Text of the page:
Man! Do you love to party or what! If it's not fun, you probably haven't done it in a while. But that doesn't mean you're not serious about some things. You are a person with deep passions and a respect for beauty and craft. The world is a better place for having you in it. Too bad you won't be around that long. Drink up! You're masterpiece is "Under Milkwood".

My test tracked 4 variables How you compared to other people your age and gender:

free online datingfree online dating
You scored higher than 16% on Demeanour

free online datingfree online dating
You scored higher than 54% on Debauchery

free online datingfree online dating
You scored higher than 21% on Traditionalism

free online datingfree online dating
You scored higher than 71% on Expression
Link: The Which Famous Poet Are You Test written by Torontop on OkCupid Free Online Dating, home of the The Dating Persona Test

Tuesday, November 14, 2006

End of the Year Thoughts (Premature)

1) Best journal in America: Field

2) Poet most deserving of a first book: Jennifer Militello

Monday, November 13, 2006

Four Way Books - Table 90 - AWP

February 28 - March 3, 2007

Table 90, the AWP home of the best press in the west, is going to have some goings-on . . .

Friday, 11-Noon

Ellen Dudley & John Gallaher


Deborah Bernhardt, Catherine Bowman, & Forrest Hamer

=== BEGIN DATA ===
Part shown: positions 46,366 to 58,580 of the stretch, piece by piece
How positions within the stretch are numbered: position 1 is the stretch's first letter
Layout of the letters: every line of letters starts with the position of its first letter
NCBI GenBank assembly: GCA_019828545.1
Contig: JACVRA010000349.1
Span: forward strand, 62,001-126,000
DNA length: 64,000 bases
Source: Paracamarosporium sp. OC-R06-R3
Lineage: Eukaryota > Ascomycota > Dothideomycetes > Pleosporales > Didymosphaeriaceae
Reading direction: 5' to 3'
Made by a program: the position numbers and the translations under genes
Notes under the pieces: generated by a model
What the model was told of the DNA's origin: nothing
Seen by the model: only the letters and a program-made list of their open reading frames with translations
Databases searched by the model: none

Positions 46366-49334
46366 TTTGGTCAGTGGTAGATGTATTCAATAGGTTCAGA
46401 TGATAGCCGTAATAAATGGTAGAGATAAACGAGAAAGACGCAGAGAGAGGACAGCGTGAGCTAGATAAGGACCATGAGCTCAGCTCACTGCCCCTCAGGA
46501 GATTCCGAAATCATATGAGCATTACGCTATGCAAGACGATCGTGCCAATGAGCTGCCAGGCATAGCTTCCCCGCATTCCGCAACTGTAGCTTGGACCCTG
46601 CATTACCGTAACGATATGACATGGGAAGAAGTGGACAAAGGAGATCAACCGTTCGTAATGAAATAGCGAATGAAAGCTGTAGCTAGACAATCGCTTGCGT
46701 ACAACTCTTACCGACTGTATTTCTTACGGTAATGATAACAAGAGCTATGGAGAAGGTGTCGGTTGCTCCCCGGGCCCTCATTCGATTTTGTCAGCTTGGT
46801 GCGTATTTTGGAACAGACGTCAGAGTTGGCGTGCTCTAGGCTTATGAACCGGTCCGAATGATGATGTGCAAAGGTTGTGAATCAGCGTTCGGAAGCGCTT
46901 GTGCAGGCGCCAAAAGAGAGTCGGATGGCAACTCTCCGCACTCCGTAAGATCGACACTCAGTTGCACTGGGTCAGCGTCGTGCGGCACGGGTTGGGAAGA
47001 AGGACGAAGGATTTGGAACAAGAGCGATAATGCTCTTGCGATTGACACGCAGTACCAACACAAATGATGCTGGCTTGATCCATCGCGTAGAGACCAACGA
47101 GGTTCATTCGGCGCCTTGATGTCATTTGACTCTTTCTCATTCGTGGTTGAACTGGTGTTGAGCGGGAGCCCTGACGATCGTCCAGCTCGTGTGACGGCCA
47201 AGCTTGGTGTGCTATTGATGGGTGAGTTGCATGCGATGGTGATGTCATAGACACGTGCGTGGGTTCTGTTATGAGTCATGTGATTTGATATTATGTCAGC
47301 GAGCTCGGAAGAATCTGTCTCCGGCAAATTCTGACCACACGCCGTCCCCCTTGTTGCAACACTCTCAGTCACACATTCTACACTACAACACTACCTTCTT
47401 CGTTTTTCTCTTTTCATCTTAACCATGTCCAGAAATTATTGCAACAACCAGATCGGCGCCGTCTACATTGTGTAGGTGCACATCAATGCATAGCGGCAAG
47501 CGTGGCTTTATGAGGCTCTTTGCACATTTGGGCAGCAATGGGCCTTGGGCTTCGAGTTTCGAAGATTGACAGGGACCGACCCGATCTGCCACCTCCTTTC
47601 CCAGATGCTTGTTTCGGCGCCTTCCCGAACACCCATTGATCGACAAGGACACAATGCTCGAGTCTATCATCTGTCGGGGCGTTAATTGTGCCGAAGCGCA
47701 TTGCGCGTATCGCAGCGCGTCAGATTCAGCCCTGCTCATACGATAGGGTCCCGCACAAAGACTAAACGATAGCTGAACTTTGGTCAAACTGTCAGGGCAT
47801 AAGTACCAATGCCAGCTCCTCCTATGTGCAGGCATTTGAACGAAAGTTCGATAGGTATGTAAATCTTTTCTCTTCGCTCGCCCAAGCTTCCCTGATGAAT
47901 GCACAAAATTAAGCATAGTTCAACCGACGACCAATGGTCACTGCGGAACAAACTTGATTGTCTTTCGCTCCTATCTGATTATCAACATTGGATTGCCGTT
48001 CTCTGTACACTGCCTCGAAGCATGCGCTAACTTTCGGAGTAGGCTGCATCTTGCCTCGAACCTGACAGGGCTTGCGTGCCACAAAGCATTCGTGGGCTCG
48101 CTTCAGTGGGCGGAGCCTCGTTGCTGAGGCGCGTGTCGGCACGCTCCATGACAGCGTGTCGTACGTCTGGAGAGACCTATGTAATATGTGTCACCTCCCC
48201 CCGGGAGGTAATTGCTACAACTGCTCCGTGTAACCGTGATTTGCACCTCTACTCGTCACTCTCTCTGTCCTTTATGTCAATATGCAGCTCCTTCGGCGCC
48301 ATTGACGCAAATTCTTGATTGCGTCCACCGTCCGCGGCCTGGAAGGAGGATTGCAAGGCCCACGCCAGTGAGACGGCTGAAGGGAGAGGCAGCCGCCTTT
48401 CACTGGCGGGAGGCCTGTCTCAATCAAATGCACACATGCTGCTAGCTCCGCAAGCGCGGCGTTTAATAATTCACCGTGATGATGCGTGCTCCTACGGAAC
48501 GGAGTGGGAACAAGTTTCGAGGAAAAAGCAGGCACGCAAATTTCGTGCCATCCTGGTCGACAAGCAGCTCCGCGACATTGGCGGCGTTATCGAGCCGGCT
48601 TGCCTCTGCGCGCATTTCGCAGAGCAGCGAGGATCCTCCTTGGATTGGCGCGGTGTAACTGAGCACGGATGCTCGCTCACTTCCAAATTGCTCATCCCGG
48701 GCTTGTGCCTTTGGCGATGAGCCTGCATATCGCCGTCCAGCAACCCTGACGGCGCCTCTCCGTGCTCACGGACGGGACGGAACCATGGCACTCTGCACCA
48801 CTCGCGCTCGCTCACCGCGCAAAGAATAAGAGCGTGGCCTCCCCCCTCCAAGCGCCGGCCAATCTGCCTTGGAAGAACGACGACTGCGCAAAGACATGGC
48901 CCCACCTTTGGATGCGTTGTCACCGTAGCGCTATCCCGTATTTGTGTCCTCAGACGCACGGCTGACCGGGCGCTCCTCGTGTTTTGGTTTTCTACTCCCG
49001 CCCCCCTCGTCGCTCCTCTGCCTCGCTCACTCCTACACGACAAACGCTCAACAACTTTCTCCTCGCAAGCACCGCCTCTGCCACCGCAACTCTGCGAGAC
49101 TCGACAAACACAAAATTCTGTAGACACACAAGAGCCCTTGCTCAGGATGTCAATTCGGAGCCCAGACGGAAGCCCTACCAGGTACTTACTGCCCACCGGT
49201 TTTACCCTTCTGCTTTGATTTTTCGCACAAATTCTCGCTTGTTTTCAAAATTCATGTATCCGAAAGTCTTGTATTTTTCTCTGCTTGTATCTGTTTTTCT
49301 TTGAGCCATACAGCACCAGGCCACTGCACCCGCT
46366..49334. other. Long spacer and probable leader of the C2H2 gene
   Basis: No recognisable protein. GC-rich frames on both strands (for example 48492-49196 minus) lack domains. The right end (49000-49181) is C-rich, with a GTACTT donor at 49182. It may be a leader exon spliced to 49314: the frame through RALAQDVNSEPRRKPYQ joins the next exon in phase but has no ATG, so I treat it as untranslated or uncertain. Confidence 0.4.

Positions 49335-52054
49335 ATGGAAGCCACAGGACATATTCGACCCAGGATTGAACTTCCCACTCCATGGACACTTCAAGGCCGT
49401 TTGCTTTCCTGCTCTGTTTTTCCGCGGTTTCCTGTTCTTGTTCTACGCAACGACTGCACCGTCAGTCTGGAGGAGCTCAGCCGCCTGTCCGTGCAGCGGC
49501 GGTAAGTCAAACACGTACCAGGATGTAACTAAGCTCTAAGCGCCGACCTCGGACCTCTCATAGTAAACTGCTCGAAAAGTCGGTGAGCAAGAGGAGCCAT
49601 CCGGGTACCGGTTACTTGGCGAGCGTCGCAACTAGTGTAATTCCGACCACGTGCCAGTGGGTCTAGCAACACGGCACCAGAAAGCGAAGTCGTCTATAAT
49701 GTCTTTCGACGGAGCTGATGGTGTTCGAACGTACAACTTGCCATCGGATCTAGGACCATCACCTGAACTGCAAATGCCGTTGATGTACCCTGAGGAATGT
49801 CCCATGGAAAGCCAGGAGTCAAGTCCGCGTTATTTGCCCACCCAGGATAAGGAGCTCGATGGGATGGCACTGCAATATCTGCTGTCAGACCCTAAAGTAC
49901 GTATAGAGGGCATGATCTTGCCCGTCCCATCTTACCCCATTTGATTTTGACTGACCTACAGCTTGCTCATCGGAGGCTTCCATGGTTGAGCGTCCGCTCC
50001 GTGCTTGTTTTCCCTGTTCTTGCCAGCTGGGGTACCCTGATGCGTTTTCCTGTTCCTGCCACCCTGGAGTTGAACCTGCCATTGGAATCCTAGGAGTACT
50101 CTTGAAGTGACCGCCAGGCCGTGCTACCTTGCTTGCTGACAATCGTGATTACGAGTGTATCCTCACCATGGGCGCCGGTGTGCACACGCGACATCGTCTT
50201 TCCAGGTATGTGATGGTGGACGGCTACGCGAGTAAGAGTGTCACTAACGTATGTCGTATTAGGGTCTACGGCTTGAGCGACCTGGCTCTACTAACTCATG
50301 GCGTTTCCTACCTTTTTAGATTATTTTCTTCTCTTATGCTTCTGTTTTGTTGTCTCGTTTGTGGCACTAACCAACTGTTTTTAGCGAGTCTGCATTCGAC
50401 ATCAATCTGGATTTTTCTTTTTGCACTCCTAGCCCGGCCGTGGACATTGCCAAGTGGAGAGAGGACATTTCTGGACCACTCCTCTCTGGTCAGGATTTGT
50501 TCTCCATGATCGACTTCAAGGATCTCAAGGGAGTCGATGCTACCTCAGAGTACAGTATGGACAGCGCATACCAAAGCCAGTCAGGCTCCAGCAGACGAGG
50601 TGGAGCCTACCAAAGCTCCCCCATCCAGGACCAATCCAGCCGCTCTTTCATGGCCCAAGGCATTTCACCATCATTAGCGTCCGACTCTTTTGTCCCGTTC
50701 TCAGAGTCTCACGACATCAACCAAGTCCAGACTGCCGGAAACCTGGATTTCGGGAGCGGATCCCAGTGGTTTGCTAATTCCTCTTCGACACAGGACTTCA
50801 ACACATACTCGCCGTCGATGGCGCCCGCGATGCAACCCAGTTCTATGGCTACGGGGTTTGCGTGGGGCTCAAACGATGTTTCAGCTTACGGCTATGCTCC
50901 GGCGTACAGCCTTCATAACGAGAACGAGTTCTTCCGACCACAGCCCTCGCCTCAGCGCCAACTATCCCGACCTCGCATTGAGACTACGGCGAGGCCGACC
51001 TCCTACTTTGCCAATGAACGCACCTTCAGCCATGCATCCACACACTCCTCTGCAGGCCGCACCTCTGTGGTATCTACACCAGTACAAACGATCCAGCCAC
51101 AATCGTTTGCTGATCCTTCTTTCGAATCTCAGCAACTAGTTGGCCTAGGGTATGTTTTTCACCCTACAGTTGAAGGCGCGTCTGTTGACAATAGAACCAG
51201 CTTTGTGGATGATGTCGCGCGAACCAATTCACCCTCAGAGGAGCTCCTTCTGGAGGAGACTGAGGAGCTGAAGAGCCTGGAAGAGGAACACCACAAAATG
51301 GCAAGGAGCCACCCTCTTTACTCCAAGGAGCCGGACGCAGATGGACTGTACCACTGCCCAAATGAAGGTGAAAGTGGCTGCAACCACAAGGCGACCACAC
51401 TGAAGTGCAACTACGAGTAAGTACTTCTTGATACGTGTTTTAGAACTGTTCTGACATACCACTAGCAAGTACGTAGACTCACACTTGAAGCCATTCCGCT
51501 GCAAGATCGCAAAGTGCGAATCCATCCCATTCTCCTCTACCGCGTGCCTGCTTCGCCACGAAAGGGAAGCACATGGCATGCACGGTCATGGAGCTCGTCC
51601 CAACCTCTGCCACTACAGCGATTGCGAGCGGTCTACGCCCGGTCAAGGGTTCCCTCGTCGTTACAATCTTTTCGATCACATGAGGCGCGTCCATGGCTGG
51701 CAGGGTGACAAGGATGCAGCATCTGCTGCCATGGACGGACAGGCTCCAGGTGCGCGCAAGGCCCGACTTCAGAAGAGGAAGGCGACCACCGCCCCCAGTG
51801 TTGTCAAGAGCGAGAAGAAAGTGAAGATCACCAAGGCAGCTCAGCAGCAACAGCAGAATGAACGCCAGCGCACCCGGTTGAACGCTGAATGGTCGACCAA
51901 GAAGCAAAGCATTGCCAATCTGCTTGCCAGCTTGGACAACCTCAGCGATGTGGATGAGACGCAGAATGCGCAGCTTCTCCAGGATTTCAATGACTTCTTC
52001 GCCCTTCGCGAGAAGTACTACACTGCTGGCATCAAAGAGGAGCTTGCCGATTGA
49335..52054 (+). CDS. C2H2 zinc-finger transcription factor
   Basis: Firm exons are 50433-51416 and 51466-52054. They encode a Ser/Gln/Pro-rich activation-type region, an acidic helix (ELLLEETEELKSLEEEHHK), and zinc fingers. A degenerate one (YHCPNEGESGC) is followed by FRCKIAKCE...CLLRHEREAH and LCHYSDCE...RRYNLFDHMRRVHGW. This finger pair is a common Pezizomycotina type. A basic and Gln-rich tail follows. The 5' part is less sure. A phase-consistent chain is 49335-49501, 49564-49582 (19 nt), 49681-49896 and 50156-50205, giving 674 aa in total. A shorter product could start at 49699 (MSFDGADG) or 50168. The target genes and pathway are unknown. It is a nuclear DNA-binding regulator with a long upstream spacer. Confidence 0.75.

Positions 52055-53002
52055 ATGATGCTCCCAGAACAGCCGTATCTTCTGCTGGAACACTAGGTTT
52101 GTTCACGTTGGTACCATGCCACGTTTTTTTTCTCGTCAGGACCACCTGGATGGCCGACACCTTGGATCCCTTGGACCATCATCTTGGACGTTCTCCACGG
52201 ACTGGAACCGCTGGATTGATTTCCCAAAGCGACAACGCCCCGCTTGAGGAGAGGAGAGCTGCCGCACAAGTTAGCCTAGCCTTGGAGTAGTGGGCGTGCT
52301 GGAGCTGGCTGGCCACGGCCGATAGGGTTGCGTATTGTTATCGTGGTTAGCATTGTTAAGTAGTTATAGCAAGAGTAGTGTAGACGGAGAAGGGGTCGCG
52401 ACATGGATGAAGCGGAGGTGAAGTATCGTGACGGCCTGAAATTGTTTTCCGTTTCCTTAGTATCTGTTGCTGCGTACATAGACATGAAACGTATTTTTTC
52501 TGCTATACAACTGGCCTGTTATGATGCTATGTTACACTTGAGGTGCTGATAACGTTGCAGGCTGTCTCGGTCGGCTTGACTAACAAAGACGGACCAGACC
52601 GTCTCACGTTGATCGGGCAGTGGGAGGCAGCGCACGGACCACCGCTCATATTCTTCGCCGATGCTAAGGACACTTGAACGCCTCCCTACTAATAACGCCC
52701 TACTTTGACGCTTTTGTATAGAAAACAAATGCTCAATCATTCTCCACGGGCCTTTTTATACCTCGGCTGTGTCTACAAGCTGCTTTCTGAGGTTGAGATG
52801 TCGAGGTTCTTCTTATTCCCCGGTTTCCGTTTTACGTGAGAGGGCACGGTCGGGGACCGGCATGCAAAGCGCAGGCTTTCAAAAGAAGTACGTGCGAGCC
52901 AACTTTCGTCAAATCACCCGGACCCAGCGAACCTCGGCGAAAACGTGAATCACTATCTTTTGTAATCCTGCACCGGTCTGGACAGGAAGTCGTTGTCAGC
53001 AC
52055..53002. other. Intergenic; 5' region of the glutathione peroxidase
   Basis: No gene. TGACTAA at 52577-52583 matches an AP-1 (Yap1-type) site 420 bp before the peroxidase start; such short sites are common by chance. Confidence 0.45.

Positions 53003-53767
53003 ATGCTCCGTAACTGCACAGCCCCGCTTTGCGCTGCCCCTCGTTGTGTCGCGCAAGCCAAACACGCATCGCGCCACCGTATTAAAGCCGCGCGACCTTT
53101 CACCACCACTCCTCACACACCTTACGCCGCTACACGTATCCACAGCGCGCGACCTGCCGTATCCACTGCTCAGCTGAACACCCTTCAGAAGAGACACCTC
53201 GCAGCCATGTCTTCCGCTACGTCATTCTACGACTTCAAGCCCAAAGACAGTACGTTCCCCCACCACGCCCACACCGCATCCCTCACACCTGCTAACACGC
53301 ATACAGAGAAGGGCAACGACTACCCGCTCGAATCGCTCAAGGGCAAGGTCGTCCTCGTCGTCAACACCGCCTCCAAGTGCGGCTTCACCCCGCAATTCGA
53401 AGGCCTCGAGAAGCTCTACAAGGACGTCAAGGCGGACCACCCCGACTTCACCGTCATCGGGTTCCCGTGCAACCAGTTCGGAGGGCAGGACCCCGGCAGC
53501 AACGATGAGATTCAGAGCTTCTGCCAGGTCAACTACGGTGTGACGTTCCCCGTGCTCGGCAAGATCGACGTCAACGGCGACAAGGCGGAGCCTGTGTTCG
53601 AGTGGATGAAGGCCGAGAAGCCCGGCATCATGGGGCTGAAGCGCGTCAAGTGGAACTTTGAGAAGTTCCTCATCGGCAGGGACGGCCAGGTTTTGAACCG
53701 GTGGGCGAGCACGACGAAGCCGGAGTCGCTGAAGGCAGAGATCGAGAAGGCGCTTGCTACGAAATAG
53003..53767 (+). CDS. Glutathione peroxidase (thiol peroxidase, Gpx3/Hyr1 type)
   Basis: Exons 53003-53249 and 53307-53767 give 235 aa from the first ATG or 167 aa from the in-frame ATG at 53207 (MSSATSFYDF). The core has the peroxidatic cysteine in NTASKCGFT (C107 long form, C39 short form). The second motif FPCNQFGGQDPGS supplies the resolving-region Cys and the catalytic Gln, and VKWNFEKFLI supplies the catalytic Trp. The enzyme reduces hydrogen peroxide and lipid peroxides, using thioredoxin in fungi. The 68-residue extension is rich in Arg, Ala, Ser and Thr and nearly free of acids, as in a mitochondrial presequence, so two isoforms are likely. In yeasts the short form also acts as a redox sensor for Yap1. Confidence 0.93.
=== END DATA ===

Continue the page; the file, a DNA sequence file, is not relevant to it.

3- 4:00

Jeffrey Harrison & C. Dale Young

Lots of books. Discount Prices. Information.

Thursday, November 02, 2006

A Great Idea for Poets on the Job Market!

Or at least for really impressing people at the gym . . .

Wednesday, November 01, 2006

John Barr at AWP

This year's AWP in Atlanta Brings You Two Chances to Hear & See John Barr, Poetry Crusader

Thursday- March 1, 2007
9:00 a.m.-10:15 a.m.

R111. Taking Measures: Poetry and the Media. (Stephen Young, John Barr, Jeffrey Brown, Nancy Pearl, Anne Halsey) The Poetry Foundation has launched several initiatives in the last year designed to raise poetry’s profile in our culture. The latest of these is the Poetry Institute, a new forum for poets, scholars, publishers, and media experts to explore fresh ideas about poetry. Poetry’s audience was the Institute’s inaugural topic. This panel will report on the first Institute and consider poetry outreach from diverse perspectives, as well as some of the philosophical objections to it and its many practical frustrations.